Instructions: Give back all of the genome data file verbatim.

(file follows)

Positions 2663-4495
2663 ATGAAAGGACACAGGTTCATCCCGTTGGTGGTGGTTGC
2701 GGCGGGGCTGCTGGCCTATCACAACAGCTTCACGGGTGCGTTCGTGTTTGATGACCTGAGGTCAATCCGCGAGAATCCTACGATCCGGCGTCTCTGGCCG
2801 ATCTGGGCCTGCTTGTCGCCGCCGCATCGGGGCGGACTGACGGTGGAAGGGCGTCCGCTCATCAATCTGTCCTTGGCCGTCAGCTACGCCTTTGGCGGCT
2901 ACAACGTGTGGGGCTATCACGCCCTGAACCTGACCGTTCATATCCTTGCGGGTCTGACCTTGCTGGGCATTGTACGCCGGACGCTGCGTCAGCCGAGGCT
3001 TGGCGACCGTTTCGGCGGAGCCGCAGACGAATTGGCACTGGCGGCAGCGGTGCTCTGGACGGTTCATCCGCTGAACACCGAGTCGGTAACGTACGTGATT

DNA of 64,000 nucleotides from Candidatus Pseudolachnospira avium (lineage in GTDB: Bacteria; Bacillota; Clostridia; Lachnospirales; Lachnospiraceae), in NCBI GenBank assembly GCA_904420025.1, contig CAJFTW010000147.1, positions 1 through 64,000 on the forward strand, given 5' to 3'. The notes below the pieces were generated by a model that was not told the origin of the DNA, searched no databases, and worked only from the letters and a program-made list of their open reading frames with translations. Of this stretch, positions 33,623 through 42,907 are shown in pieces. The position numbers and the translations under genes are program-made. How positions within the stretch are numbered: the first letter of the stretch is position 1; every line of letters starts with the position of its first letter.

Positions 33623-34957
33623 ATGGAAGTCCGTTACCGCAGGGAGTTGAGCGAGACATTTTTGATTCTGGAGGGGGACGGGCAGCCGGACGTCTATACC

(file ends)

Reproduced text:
Positions 2663-4495
2663 ATGAAAGGACACAGGTTCATCCCGTTGGTGGTGGTTGC
2701 GGCGGGGCTGCTGGCCTATCACAACAGCTTCACGGGTGCGTTCGTGTTTGATGACCTGAGGTCAATCCGCGAGAATCCTACGATCCGGCGTCTCTGGCCG
2801 ATCTGGGCCTGCTTGTCGCCGCCGCATCGGGGCGGACTGACGGTGGAAGGGCGTCCGCTCATCAATCTGTCCTTGGCCGTCAGCTACGCCTTTGGCGGCT
2901 ACAACGTGTGGGGCTATCACGCCCTGAACCTGACCGTTCATATCCTTGCGGGTCTGACCTTGCTGGGCATTGTACGCCGGACGCTGCGTCAGCCGAGGCT
3001 TGGCGACCGTTTCGGCGGAGCCGCAGACGAATTGGCACTGGCGGCAGCGGTGCTCTGGACGGTTCATCCGCTGAACACCGAGTCGGTAACGTACGTGATT

DNA of 64,000 nucleotides from Candidatus Pseudolachnospira avium (lineage in GTDB: Bacteria; Bacillota; Clostridia; Lachnospirales; Lachnospiraceae), in NCBI GenBank assembly GCA_904420025.1, contig CAJFTW010000147.1, positions 1 through 64,000 on the forward strand, given 5' to 3'. The notes below the pieces were generated by a model that was not told the origin of the DNA, searched no databases, and worked only from the letters and a program-made list of their open reading frames with translations. Of this stretch, positions 33,623 through 42,907 are shown in pieces. The position numbers and the translations under genes are program-made. How positions within the stretch are numbered: the first letter of the stretch is position 1; every line of letters starts with the position of its first letter.

Positions 33623-34957
33623 ATGGAAGTCCGTTACCGCAGGGAGTTGAGCGAGACATTTTTGATTCTGGAGGGGGACGGGCAGCCGGACGTCTATACC